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Cyber-brief: State-by-State Election Security Plans and Priorities

State-by-State Election Security Plans and Priorities
Published: Jan 30, 2019

Edited by Michael Martelle

For more information, contact:
202-994-7000 or nsarchiv@gwu.edu

Election security has been a pressing issue since the 2016 elections due to concern over foreign interference in the election and possible cybersecurity risks.

According to the U.S. Election Assistance Commission Web site:

"On Friday, March 23, 2018, President Donald J. Trump signed the Consolidated Appropriations Act of 2018 into law. The Act included $380 million in grants, made available to states to improve the administration of elections for Federal office, including to enhance technology and make certain election security improvements. The2018 HAVA Election Security Fund, authorized under Title I Section 101 of the Help America Vote Act (HAVA) of 2002, marks the first new appropriations for HAVA grants since FY2010. This funding will provide states with additional resources to secure and improve election system."

Each 2018 HAVA Election Security Fund recipient, including 54 states and territories, published plans for the grant’s use. Below is a graphic representation of the general categories of planned expenditure by state. Training and personnel (37 states), voter registration systems (33), and voting hardware upgrades (32) were the most common categories, while tabletop exercises (12), system audits (8), and election night reporting security (5) were the least common.

The graphic highlights the disparity among state approaches to election security. While some states were able to pursue a variety of initiatives, several states only invested in one or two categories. This reflects the disparities in state election infrastructure and the effects of aging infrastructure on state ability to invest in comprehensive cybersecurity. A number of states spent the totality of their HAVA grants on replacing voting machines over any other initiative. These differences are further highlighted within the scope of the state narratives; for example, some of the upgrades categorized under election bureaucracy software and hardware upgrades are replacing systems over a decade out of date.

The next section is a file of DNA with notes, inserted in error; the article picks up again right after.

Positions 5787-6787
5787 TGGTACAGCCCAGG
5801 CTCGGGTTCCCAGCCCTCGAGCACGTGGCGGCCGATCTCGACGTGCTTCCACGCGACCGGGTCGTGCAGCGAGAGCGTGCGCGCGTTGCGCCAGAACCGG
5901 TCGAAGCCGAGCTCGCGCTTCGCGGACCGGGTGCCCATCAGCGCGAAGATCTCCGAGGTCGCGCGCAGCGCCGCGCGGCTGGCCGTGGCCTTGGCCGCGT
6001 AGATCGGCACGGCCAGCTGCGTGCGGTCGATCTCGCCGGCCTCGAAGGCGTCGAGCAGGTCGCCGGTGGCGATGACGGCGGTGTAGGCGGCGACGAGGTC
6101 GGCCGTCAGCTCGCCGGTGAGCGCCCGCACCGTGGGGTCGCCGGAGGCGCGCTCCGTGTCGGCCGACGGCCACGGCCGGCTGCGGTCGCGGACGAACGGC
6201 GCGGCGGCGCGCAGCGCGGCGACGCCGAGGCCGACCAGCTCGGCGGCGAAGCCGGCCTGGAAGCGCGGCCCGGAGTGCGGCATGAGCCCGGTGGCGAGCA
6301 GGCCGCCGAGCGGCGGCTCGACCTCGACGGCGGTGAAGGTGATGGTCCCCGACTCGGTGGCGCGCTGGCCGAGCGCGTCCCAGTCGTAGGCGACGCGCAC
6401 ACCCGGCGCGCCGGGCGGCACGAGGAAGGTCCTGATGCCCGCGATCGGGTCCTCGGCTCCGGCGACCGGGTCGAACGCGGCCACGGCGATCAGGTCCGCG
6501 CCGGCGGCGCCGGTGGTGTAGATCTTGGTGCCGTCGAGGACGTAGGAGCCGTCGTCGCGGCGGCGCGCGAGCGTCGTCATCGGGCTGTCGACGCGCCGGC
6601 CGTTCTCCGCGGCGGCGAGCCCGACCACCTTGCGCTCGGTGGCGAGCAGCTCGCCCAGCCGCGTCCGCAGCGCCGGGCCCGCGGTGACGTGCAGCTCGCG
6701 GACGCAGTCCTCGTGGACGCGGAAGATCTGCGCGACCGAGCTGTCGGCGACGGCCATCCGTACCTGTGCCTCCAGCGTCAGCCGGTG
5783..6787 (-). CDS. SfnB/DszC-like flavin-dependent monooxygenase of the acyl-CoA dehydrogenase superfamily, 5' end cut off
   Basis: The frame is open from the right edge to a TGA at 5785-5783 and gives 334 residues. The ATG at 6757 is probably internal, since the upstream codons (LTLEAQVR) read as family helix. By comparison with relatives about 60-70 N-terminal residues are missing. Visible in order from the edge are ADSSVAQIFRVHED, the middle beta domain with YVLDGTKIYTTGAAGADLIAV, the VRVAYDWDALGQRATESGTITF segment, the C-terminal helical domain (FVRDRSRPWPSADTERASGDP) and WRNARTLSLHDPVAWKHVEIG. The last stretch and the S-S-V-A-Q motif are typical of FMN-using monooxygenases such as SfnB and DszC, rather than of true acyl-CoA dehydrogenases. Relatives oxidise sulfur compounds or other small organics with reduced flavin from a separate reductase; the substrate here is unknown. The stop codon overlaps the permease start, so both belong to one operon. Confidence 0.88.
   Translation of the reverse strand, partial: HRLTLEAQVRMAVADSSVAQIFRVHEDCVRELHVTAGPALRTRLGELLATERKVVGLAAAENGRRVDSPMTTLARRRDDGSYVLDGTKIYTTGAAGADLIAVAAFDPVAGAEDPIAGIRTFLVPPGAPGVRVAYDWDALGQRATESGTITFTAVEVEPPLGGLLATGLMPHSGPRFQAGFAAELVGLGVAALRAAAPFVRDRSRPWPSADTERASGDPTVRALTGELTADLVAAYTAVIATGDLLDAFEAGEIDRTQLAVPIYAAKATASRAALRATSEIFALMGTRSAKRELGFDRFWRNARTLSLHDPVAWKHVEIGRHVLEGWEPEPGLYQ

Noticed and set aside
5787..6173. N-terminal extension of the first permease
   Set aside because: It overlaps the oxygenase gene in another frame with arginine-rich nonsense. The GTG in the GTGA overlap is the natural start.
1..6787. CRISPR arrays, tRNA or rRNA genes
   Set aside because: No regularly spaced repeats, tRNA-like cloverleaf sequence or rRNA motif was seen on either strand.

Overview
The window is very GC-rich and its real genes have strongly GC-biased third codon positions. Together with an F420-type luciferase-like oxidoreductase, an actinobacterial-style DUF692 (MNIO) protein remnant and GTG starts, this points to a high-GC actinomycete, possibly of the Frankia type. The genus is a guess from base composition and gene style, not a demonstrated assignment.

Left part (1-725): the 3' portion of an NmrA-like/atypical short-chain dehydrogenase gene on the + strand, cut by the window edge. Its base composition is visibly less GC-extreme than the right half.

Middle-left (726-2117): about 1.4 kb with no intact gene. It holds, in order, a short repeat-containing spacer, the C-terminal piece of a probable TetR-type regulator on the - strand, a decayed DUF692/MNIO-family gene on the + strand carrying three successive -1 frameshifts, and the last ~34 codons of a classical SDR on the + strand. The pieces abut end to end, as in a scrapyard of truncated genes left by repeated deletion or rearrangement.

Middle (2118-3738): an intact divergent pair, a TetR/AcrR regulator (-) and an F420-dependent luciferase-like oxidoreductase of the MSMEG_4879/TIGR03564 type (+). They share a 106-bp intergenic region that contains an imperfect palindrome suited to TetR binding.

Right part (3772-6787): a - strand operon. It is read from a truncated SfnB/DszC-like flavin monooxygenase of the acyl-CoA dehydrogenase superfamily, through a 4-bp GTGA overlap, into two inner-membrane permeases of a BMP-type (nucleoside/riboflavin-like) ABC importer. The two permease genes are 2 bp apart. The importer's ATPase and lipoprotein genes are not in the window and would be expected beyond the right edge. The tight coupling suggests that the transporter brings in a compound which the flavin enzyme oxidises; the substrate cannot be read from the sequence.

Reporting planned spending in each category is difficult due to inconsistent budget templates as states added or removed categories from their budgets as fit their needs. Items not included in state “cybersecurity” spending (such as voting hardware or voter system improvements) arguably pertains to election cybersecurity, and the “other” category is often used as an ambiguous catch-all for any initiative outside of personnel, equipment, county grants, or trainings. Further, some line items made it impossible to distinguish budgets for individual efforts from one another (e.g., software patching, licensing costs, hardware upgrades, and software development all falling into “equipment”; tabletop exercises falling into “training”).